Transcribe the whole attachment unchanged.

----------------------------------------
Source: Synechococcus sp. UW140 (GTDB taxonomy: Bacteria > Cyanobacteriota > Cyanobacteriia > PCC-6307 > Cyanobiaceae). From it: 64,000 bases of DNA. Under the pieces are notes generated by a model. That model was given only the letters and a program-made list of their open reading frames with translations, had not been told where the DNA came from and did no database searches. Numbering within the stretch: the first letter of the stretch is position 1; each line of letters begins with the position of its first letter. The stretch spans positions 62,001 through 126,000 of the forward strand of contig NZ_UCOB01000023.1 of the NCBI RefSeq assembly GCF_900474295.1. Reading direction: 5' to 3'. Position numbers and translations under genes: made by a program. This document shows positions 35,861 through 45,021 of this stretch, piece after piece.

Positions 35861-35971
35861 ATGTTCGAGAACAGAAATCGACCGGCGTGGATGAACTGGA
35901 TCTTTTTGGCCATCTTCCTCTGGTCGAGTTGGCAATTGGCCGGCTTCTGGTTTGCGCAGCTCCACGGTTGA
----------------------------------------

Source: Synechococcus sp. UW140 (GTDB taxonomy: Bacteria > Cyanobacteriota > Cyanobacteriia > PCC-6307 > Cyanobiaceae). From it: 64,000 bases of DNA. Under the pieces are notes generated by a model. That model was given only the letters and a program-made list of their open reading frames with translations, had not been told where the DNA came from and did no database searches. Numbering within the stretch: the first letter of the stretch is position 1; each line of letters begins with the position of its first letter. The stretch spans positions 62,001 through 126,000 of the forward strand of contig NZ_UCOB01000023.1 of the NCBI RefSeq assembly GCF_900474295.1. Reading direction: 5' to 3'. Position numbers and translations under genes: made by a program. This document shows positions 35,861 through 45,021 of this stretch, piece after piece.

Positions 35861-35971
35861 ATGTTCGAGAACAGAAATCGACCGGCGTGGATGAACTGGA
35901 TCTTTTTGGCCATCTTCCTCTGGTCGAGTTGGCAATTGGCCGGCTTCTGGTTTGCGCAGCTCCACGGTTGA